Allowing logins to your Raspberry Pi using a username and password is vulnerable to a "man-in-the-middle attack" or spoofed server that allows the capture of your password. SSH keys work by generating a public and private key pair and then passing an unforgeable signature instead of a password. You can read more about how SSH works here.
I will explain how to configure SSH keys using the free open-source terminal emulator PuTTY for Windows as the SSH client. It can also be done with other clients of your choice and the procedure will be similar. You can download PuTTY here.
Generate an SSH key
Full details for generating keys can be found in the documentation here. I recommend using the following steps:
Run PuTTYgen. I am using Release 0.67 in this example.
Choose Parameters-->SSH-2 RSA. Change the "Number of bits in a generated key" to 4096.
Click on the "Generate" button and move your mouse around as prompted.
Once you have generated enough "randomness", PuTTYgen will generate the public key.
Add a passphrase, which will be used to encrypt the key on disk. If you do not encrypt the key then anyone who gains access to the key can use it to log in.
Choose "Save private key" and enter a name for the private key file.
Leave the PuTTYgen window open and continue to the next step.
Add public key to Raspberry Pi
Log into your Raspberry Pi using PuTTY.
Make the ssh directory if needed:
MuhUser@MuhPi:~$ mkdir ~/.ssh
Edit or create the authorized_keys file:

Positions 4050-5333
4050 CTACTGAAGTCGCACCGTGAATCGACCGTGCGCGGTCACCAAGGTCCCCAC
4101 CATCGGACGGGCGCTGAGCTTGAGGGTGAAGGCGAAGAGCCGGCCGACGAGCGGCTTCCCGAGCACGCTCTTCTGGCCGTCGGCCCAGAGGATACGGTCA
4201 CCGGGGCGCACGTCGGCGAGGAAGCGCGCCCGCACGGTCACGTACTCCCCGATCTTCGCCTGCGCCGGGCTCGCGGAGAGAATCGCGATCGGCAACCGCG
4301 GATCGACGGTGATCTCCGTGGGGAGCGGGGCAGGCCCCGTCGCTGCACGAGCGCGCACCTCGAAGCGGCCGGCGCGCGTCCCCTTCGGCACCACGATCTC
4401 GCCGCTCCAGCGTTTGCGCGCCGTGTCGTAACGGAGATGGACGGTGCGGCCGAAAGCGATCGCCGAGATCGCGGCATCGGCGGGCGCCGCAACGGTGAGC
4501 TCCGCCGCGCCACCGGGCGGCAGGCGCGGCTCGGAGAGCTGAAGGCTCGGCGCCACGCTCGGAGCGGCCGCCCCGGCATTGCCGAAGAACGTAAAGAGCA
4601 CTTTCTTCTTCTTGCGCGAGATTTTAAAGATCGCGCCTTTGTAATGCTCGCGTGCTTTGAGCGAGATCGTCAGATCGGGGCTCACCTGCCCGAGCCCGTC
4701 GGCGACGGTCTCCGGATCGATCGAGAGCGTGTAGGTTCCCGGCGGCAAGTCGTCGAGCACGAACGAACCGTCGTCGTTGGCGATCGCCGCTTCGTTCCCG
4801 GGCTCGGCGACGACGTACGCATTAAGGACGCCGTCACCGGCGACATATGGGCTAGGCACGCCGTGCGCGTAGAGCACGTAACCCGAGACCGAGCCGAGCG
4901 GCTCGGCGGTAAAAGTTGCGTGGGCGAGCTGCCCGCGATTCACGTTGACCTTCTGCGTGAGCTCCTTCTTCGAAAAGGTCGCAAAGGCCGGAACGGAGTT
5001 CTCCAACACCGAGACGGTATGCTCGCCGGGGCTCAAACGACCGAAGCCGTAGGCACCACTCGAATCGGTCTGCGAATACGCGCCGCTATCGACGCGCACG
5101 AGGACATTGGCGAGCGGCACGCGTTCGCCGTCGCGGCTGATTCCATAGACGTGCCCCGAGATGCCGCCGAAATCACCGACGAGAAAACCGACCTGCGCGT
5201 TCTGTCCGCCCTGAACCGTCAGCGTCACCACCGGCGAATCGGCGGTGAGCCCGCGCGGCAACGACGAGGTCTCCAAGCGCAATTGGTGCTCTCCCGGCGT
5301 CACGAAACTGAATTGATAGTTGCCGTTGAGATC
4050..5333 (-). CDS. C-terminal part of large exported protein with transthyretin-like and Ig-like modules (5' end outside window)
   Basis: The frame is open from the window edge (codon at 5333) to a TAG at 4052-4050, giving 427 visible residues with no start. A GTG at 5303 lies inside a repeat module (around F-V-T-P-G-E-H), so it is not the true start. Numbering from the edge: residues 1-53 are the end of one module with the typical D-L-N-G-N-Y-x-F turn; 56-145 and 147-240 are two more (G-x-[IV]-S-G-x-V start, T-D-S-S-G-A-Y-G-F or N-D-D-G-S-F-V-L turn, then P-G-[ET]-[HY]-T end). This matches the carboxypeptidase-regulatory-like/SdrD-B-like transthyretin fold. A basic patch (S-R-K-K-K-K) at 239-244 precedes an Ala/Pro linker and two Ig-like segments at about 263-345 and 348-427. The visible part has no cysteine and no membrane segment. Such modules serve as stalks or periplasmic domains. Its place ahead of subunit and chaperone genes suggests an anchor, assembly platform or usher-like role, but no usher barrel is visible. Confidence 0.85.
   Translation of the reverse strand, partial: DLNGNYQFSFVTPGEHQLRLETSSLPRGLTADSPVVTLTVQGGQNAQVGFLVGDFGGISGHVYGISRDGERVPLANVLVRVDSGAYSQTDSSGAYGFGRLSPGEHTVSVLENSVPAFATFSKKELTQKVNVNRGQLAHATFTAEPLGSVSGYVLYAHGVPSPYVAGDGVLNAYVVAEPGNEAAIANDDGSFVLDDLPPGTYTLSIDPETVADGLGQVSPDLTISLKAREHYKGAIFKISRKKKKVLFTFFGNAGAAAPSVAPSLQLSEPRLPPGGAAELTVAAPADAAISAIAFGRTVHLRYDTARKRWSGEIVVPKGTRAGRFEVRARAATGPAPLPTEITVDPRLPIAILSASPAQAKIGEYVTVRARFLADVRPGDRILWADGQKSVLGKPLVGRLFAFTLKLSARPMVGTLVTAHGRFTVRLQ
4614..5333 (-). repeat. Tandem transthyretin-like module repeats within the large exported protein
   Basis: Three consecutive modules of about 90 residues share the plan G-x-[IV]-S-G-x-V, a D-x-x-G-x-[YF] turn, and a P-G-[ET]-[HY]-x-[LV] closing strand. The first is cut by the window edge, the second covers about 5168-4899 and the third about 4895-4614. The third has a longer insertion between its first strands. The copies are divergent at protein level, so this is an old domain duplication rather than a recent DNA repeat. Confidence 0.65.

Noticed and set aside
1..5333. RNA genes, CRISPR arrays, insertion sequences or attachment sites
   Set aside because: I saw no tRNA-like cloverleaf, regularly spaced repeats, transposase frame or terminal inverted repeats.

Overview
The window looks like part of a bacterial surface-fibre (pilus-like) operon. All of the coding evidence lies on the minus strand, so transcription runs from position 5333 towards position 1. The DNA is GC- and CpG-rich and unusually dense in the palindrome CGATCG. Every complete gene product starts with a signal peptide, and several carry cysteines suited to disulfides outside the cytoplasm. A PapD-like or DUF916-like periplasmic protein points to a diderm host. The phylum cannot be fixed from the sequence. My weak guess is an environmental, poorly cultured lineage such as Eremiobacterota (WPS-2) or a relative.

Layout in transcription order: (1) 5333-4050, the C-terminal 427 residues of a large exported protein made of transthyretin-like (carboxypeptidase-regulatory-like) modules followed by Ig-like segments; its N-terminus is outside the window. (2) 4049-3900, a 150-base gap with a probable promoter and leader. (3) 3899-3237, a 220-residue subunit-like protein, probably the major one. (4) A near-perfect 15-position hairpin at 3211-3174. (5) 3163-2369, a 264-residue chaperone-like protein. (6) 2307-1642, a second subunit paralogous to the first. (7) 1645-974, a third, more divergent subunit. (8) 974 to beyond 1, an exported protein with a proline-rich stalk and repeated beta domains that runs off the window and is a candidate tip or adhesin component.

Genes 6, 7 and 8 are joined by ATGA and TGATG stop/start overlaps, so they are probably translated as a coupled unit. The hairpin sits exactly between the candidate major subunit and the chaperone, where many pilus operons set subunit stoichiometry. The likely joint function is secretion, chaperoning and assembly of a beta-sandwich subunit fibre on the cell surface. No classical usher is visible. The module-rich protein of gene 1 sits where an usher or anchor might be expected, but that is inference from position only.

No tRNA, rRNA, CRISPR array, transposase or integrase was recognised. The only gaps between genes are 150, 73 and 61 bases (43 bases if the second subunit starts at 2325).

MuhUser@MuhPi:~$ vi ~/.ssh/authorized_keys
Go back to the PuTTYgen window and select the contents of the "Public key for pasting..." window, then Right click-->Copy.
Go to the PuTTY window and press i to insert. Right click to paste the key. Save the file with
Configure PuTTY session with the SSH private key
Open PuTTY again and choose (or create) the session for your Raspberry Pi.
Choose Connection-->SSH-->Auth-->Browse for "Private key file for authentication" and choose the private key file you saved earlier.
Save your PuTTY session.
Choose "Open" to connect to your Raspberry Pi.
Test login with ssh keys
Enter your user name
login as: MuhUser Enter your passphrase: Authenticating with public key "rsa-key-20170412" Passphrase for key "rsa-key-20170412":
Now you are logged in:
The programs included with the Debian GNU/Linux system are free software; the exact distribution terms for each program are described in the individual files in /usr/share/doc/*/copyright. Debian GNU/Linux comes with ABSOLUTELY NO WARRANTY, to the extent permitted by applicable law. Last login: Thu Apr 13 02:25:11 2017 from x.x.x.x MuhUser@MuhPi:~$
Disable the ability to log in to SSH with a password
Now that you have configured SSH keys and tested that they work, remove the ability to log into your Raspberry Pi with a password.
MuhUser@MuhPi:~$ sudo vi /etc/ssh/sshd_config
Find and modify the following line. Be sure to remove the '#' at the beginning of the line:
Save the file
Restart the ssh service:
MuhUser@MuhPi:~$ sudo service ssh restart
Verify the change by attempting to log in to the server without providing the private key:
MuhUser@MuhPi:~$ ssh localhost Permission denied (publickey).